April 4, 2007


Each of the City Council's 50 members has some redeeming talent. Matlak's is his ability to hibernate. He's never seen and never heard, he never returns phone calls and he always supports Mayor Rich Daley. Matlak's standard operating procedure is to snooze through the first 45 months of his 4-year term, and then awaken and campaign frantically for the last 90 days.

According to Pat Botterman, the campaign manager for Scott Waguespack, Matlak's foe in the April 17 runoff, the joke in the 32nd Ward is this: What is the difference between Alderman Matlak and the Easter Bunny? Answer: At least you see the Easter Bunny once a year.

Luckily for Matlak, the ward's Democratic committeeman, Terry Gabinski, is not asleep at the switch. Gabinski, age 68, is a protege of former U.S. representative Dan Rostenkowski who served as alderman from 1969 to 1999. He's been the committeeman since 1988, and he is a well wired lobbyist with extensive political connections among the city's "Old Guard" Democrats. Matlak was Gabinski's top aide and protege, and Gabinski picked him as his successor. Gabinski and Rostenkowski, still active at age 79, are calling in all of their chits to rescue Matlak.

The 32nd Ward takes in Bucktown, Wicker Park, South Lakeview and Ukrainian Village, and it has undergone enormous demographic change in the past 15 years, from ethnic to yuppie. Upscale housing, ranging from restored brownstones to $1 million townhomes to $500,000 condos, has politically, culturally and economically transformed the ward. The dinky frame bungalows, long occupied by Polish and Ukrainian Americans, are being razed at a torrid pace. The new ward residents are largely affluent professionals, and they expect their alderman to be seen, to be heard, and to be responsive to their demands.

At least half the population has moved into the ward in the past 5 years, and the Gabinski-Rostenkowski machine can thank itself for sowing the seeds of its own destruction. Matlak has never met a developer that he didn't love, and the quid pro quo is that Matlak spot zones a parcel, without community knowledge or input, and the developer makes a hefty contribution to Matlak or Gabinski. Matlak's campaign committee raised $621,085 in the past 4 years, and Gabinski raised $555,988.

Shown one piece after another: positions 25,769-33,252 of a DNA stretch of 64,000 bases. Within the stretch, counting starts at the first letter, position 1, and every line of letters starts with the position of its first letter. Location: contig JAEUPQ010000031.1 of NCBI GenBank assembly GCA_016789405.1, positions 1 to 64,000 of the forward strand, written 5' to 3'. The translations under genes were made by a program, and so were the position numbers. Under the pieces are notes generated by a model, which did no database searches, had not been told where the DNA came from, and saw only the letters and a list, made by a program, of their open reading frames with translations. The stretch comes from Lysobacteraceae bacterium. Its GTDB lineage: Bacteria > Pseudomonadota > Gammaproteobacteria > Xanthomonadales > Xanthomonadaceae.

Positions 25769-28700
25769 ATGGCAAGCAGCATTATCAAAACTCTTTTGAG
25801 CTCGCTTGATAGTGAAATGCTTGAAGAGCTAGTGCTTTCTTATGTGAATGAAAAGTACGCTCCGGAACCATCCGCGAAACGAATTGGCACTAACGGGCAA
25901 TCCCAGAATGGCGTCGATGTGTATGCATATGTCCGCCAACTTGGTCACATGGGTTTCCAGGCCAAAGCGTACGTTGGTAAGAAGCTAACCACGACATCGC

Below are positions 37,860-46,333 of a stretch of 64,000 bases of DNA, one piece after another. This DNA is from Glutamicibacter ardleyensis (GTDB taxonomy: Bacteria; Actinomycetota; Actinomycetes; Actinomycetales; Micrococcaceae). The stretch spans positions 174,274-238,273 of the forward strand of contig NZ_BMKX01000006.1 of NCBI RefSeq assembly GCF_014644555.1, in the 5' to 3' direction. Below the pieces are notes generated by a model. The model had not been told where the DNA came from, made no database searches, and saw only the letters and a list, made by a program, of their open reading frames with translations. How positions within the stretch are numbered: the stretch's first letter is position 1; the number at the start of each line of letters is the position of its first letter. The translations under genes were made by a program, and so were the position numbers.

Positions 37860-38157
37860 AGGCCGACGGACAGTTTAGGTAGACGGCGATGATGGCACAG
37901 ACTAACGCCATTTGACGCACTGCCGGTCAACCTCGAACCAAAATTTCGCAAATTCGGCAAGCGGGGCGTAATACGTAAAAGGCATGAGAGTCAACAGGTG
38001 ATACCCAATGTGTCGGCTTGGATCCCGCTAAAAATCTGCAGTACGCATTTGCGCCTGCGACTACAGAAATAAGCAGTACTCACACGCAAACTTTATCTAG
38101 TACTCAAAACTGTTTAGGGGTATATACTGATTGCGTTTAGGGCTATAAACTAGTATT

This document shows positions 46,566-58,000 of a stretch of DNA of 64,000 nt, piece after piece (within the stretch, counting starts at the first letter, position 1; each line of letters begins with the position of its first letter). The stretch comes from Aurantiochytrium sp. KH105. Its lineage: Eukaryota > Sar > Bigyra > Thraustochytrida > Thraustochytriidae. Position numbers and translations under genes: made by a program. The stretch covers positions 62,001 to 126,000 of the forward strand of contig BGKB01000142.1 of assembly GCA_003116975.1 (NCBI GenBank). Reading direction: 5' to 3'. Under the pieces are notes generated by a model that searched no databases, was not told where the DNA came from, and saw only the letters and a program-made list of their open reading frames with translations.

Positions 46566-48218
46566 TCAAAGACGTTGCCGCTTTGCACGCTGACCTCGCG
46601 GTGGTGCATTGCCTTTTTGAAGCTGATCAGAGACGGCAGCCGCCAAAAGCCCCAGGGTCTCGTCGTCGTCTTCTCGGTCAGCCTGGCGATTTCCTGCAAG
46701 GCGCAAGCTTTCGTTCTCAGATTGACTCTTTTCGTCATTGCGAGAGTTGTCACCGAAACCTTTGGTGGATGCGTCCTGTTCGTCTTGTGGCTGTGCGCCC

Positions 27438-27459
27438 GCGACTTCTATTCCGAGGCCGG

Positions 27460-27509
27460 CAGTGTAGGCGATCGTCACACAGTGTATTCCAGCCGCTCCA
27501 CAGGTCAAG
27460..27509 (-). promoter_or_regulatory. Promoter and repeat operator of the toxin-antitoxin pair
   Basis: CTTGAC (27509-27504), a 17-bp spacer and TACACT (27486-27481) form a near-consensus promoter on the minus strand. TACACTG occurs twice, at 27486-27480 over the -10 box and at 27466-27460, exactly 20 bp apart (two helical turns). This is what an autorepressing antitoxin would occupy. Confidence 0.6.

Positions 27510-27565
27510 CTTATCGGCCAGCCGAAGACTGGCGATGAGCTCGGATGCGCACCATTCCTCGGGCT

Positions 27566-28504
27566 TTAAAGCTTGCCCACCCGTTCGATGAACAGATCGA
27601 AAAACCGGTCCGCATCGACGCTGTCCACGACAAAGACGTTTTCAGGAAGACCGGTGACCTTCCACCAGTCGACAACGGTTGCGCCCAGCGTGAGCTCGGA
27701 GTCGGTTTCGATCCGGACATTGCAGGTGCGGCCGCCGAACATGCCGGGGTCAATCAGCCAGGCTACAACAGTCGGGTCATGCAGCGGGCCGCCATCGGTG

In the not-too-distant past, there were more than enough controlled ethnic votes to keep the machine in control. No longer. In the 2006 Democratic primary for Cook County Board president, "reformer" Forrest Claypool beat John Stroger 4,062-1,447 in the ward, and in the 2006 election, Republican Tony Peraica beat Todd Stroger 7,605-6,615.

Back in 1999, when Matlak first ran, he beat Lorna Brett, a liberal feminist, by 6,725-4,019, getting 54 percent of the vote in a turnout of 10,744. In 2003, against "reformer" Jay Stone, Matlak won by 5,518-1,959, with 74 percent of the vote in a turnout of 7,477. On Feb. 27 Matlak got 3,793 votes (47 percent), to 3,185 (39 percent) for Waguespack and 1,122 (14 percent) for Catherine Zaryczny in a turnout of 8,100.

From Matlak's perspective, the upside is that he was only 257 votes shy of winning re-election outright and that Zaryczny has endorsed him; the downside is that he got 2,932 fewer votes than he did in 1999, that he ran 1,582 votes behind Daley, that he spent more than $400,000 to get 3,793 votes, and that 514 more people voted against Matlak than for him. From Waguespack's perspective, the upside is that he ran only 608 votes behind Matlak despite spending only $40,000; the downside is that turnout will be under 7,000 for the runoff, and Gabinski is bringing in precinct workers from the 10th, 11th, 13th, 14th, 23rd, 40th and 47th wards who are scouring the ward to find any possible Matlak voter.

Nevertheless, Waguespack will win. Here's why:

First, Zaryczny's endorsement is counterproductive. During the campaign, Zaryczny lugged around transcript blow-ups from the Hired Truck Program trial of Don Tomczak to candidate forums, quoting Tomczak as stating that his water department workers collected petition signatures, passed our fliers and turned out the vote in 2003 for Matlak. She has ripped Matlak as "unresponsive and unaccountable."

"Her base was Ukrainian Village," said one observer. "Plus, she got some gender votes. Now, her voters are disgusted. Half will go to Scott, and the other half won't vote."